Google Bias Against Conservative News Is 'Much More Dangerous' Than China's Actions, Expert Says
On Thursday, the Daily Caller's Peter Hasson reported leaked emails showing Google executives scheming to isolate conservative news sites in the wake of the 2016 election. Dr. Robert Epstein, a Ph.D. psychologist who focuses on search engine manipulation, warned that Google's attempts to manipulate public opinion are more terrifying than the Chinese government's attempts to control its citizens.
China's government seems intent to implement George Orwell's "1984" with facial recognition, data mining, a social credit system, and roving electronic "doves" to watch over citizens. Yet Epstein finds Google more terrifying, partially due to the recent leak.
"To me. [China's manipulation] is scary, but people are aware of it. It's done openly by the government. I think what is happening elsewhere in the world that's being driven mostly by Google I think is much more dangerous, because it's mostly invisible," Epstein, whose research features prominently in the recent film "The Creepy Line," told PJ Media Friday.
"There's no transparency, there's no accountability," he added. "It's a more ambitious kind of surveillance than that of the Chinese government."
On Thursday, Hasson revealed a very damning post from Google engineer Scott Byer dated November 9, 2016. "This was an election of false equivalencies, and Google, sadly, had a hand in it," Byer wrote. "How many times did you see the Election now card with items from opinion blogs (Breitbart, Daily Caller) elevated next to legitimate news organizations? That's something that can and should be fixed."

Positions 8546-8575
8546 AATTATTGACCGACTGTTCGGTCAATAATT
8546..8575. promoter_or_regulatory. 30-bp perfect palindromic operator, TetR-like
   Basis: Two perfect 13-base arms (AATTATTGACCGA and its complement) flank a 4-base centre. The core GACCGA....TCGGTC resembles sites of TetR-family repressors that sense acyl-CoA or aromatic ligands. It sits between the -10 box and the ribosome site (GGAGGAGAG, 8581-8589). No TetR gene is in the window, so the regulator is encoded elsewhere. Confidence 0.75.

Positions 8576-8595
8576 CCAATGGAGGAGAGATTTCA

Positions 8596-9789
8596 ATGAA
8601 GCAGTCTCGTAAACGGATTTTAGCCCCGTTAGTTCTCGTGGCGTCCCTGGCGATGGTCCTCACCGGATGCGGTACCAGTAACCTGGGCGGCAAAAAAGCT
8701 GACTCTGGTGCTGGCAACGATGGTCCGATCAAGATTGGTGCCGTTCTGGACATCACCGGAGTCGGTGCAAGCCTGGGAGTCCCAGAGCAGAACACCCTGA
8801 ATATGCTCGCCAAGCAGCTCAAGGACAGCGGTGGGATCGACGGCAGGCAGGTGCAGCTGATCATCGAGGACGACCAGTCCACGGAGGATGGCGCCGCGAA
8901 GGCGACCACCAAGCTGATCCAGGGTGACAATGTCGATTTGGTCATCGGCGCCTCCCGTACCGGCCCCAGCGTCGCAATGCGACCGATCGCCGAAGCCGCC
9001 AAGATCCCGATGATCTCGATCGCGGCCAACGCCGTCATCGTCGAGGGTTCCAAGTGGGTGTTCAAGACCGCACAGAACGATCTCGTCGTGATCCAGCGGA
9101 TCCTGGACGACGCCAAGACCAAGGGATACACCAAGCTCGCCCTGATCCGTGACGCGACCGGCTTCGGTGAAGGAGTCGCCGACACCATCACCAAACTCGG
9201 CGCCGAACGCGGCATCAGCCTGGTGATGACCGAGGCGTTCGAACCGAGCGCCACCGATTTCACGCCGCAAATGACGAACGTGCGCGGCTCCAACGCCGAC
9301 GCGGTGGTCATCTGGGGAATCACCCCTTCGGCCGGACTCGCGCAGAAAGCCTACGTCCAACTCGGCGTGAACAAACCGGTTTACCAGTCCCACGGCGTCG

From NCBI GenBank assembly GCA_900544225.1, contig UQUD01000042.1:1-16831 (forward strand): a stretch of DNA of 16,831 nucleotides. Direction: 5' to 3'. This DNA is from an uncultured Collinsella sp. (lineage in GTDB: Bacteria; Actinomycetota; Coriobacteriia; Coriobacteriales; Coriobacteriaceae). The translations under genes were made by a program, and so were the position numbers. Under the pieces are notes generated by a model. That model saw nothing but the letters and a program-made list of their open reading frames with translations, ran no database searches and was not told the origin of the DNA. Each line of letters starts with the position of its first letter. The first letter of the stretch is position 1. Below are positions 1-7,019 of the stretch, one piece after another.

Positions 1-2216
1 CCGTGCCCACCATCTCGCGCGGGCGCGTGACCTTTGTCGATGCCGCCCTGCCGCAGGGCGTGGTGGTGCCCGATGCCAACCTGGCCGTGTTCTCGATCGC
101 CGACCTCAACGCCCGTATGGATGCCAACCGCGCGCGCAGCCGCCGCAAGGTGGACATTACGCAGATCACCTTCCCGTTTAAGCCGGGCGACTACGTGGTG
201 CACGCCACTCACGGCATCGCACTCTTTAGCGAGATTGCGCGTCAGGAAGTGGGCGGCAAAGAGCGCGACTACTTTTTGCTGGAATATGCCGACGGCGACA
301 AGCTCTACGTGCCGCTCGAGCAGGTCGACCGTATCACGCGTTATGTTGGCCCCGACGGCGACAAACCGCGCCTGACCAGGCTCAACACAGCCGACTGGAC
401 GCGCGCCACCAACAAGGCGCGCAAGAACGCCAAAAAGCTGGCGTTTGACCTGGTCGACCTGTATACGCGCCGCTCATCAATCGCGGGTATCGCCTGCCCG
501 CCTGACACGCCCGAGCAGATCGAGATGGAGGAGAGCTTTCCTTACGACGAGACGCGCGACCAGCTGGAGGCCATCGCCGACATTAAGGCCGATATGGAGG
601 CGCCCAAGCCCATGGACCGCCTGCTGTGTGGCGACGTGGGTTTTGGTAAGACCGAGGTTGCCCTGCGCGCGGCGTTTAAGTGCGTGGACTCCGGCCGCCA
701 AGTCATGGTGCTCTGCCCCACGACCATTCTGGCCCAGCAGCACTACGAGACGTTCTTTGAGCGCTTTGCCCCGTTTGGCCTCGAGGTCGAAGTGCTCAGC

Byer went on to add, "Let’s make sure that we reverse things in four years – demographics will be on our side.”
Other Google employees disagreed and presented other alternatives to influence people.
Epstein, a Hillary Clinton supporter whose research suggested that Google's pro-Clinton bias explained most of her vote lead in the popular vote, said the news confirmed his suspicions.
"This is another leak confirming things that some of us have suspected for some time," he told PJ Media. "Of course it is disturbing that I and other people turned out to be right about Google, that they not only have enormous power to shift opinions and votes, but they're aware that they have the power, they talk about using the power, and my own data suggests that they do in fact use the power."
Epstein argued that bias impacts algorithms, even without a conscious attempt to influence people. "There is solid research showing that programmers have a bias of some sort, that bias ends up getting expressed in their code unconsciously. Even without deliberateness, we still will end up with algorithms that have biases embedded in them," he said.
Yet in these cases, "We know that the bias is explicit. We know that. It's impossible for me to believe that Google executives and employees are not deliberate in their manipulations."